More stupidity. More changes. Let's just let things as they are, for crissakes! Who's to say that a try scored from ten meters out was any easier or harder than one scored from 100 meters out? Why should a try scored from anywhere further out be worth more points? Do we really need Aussie Rules football scores, or basketball scores? Correct answer: NO! Regarding penalty goals, now that's something different. I've thought for a long time now, since kickers have gotten so good at it, to downgrade a penalty kick that was placed to two points, and one drop kicked to keep at three. A team's captain would have a choice to make, in going for an easier two points, or a more difficult three. This always changing of the rules is going to prompt me to start an organization called Real Rugby, similar to the 1880's-very early 1900's baseball game that is played in the United States by some organizations, using equipment and rules of baseball from that time (and of course it's totally amateur). It'll be rugby with laws pre-1969: no kick into touch rules even, three point tries, and of course totally amateur! No polyester kit will be allowed!

    Reply
  • 45678
    1:18 PM 18/02/2016

    these changes are too complicated I get the idea of a free mark - it would stop pointless kicking however, all that needs sorting under the current rules is the scrum most scrums at the top level now result in a penalty too easily and too early. please make it into a proper contest again and allow a scrum to reach its natural conclusion, rather than blowing up because one team has gone back a metre or it wheels 15 degrees

    Reply
  • akared
    8:22 AM 18/02/2016

    Another move which will no doubt make the gap between the north and south hemispheres even larger.

    Reply
  • weltot
    7:15 AM 18/02/2016

    That actually might have the opposite effect, though. Defending players are going to be much more likely to kill the ball by whatever means, knowing that they are potentially saving their team 4 points. Potentially a much more stop-start affair. Conversely, make a penalty worth four points, and a try four or five points, and you might see teams more likely to allow the other team to run the ball. It sounds icky, I know, but it's a thought I had recently.

    Reply
  • breakaway
    3:52 AM 18/02/2016

    I've got an idea that will unlock the entertainment potential of rugby union. After taking possession of the ball a player may go back through his/her own goalposts and then move down the field making sure that the ball is passed at least once in each quarter of the field (although a kick and regather in the same quarter cancels the need for a pass), and no player should handle the ball more than once (except when regathering his/her own kick within the quarter in which it was kicked, if the kicked ball travels beyond that quarter the kicker may not regather), and the try scorer must run the ball in under the goalposts (this can be done from the in-goal area, in which case the player must then double back to force the ball) and then convert his/her own try. I think that has to be worth 25 points and I can foresee no problems for referees in adjudicating what is bound to be a popular innovation of real benefit to this great game.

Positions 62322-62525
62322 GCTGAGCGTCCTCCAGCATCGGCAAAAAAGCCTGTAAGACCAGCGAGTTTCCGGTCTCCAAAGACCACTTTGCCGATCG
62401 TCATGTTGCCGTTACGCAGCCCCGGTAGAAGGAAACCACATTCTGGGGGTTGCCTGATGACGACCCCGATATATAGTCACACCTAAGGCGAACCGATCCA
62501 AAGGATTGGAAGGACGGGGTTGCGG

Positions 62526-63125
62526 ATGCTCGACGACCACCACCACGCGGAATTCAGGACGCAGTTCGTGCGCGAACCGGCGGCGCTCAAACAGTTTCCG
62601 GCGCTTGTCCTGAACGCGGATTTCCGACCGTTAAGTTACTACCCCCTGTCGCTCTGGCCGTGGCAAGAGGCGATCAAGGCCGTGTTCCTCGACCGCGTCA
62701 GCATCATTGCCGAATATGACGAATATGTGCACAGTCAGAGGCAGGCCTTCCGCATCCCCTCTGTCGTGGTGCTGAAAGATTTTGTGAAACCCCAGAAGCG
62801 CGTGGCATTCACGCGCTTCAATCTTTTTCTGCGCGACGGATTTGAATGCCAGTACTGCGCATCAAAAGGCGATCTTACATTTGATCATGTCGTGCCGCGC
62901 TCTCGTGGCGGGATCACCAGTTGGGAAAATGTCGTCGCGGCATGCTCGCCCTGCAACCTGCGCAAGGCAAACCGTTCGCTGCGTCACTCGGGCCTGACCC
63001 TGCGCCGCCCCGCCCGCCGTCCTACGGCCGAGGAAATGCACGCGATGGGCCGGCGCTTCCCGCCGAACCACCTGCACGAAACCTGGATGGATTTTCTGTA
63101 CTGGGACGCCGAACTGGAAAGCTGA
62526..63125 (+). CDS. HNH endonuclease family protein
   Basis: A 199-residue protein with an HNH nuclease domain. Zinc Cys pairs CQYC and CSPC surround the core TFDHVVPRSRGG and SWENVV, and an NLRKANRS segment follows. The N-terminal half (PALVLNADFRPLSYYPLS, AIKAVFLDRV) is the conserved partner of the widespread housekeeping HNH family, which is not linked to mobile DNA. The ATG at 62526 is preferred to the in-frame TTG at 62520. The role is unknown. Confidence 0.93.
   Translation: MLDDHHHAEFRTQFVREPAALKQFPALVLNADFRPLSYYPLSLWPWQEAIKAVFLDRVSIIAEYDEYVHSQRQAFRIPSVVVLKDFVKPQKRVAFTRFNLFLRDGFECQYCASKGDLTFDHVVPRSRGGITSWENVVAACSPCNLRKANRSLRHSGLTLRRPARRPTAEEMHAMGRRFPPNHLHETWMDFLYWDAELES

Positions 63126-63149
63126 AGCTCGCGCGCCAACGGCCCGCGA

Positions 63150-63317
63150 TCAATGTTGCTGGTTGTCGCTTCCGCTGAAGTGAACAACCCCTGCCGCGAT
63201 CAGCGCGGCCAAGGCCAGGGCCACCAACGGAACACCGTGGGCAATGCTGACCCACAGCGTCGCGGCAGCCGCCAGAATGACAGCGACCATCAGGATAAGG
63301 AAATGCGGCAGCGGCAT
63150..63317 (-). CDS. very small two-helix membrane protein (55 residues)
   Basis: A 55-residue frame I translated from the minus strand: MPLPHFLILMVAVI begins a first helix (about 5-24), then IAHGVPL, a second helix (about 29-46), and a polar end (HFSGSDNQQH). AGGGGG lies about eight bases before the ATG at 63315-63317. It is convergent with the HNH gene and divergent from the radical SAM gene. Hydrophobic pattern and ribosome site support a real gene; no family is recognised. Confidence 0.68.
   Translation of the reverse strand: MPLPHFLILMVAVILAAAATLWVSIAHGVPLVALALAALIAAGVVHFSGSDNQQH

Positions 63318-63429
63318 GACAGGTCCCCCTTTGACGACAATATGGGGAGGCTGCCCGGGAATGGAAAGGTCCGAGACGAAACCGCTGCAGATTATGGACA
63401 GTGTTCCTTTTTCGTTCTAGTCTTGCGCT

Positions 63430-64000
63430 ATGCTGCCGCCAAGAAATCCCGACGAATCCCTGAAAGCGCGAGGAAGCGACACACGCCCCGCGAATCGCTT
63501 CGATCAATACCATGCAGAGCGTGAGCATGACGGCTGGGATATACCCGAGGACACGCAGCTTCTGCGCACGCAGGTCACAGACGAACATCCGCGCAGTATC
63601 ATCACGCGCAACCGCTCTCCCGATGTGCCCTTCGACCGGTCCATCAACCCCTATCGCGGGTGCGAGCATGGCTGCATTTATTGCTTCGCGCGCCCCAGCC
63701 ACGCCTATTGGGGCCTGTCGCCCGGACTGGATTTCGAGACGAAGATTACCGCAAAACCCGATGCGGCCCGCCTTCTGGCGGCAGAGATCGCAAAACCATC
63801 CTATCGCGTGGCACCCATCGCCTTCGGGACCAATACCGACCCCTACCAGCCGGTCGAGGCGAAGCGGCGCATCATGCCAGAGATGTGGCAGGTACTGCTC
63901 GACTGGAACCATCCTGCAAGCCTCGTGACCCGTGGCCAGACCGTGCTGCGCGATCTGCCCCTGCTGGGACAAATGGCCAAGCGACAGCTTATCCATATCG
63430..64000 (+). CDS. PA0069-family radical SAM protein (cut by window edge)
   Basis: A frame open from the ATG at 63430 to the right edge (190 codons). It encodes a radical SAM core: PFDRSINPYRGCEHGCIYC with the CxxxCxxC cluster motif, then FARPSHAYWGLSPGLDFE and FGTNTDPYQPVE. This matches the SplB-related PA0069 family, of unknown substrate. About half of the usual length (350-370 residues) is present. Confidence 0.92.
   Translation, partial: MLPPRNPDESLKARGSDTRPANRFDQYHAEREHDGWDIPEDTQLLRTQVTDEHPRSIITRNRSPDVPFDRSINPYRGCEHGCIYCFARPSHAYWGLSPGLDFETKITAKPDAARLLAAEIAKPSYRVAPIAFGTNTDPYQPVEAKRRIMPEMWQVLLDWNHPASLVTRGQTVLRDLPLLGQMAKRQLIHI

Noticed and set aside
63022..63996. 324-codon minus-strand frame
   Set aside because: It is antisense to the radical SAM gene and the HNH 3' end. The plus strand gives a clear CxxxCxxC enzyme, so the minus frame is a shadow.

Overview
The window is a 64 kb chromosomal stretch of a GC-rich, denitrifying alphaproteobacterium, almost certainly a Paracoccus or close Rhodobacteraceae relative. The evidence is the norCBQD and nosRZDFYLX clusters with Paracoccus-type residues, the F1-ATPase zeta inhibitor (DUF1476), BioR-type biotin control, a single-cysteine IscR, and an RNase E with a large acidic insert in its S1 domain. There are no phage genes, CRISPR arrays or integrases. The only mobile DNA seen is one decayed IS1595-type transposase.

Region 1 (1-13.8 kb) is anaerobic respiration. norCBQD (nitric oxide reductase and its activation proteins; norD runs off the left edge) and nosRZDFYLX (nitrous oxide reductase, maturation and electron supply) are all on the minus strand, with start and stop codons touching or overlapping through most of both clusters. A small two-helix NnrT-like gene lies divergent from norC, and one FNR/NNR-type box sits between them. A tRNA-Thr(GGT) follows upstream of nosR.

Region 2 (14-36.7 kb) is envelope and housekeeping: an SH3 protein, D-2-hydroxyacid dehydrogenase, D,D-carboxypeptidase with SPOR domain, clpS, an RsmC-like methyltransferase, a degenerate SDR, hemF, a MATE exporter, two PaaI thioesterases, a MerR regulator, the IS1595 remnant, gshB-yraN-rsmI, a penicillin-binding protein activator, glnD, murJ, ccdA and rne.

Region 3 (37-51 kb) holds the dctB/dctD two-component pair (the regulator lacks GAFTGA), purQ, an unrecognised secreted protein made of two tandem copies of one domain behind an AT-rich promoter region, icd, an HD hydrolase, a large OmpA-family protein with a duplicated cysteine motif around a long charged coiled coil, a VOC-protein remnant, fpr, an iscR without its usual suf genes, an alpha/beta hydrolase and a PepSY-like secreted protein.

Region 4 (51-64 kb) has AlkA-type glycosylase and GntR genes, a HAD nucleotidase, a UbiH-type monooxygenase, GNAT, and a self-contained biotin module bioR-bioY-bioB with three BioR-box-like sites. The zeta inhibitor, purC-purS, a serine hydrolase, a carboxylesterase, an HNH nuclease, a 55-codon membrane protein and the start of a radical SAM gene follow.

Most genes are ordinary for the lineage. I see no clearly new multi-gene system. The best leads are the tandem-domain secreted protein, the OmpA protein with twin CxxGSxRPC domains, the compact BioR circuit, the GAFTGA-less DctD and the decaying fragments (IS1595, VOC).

Reply
  • drg
    10:41 PM 17/02/2016

    ....and the team that catches the golden snitch wins the game outright.....right? GTFO with these variations... I'm all for reducing the points for penalty kicks to 2, reducing conversions to 1 and increasing a try to 6 or some form of variation... but something that will require countless viewings by the TMO, opinionated decisions where cameras can't quite see and undoubtedly another angle to argue about when fans feel aggrieved when their team unfairly lost, is just another example of how idiots are given far too much control and decision making job titles!

    Reply
  • tphillipsstl
    9:49 PM 17/02/2016

    silliness

    Reply
  • elvis15
    8:44 PM 17/02/2016

    Honestly too much variation for me. The ref has to decide during play not only where the try started from but if the ball changed possession at all (e.g. some rucks get very cloudy on the subject).

    Reply
  • bman
    8:06 PM 17/02/2016

    Free Catch??? Get that crap out of the game!

    Reply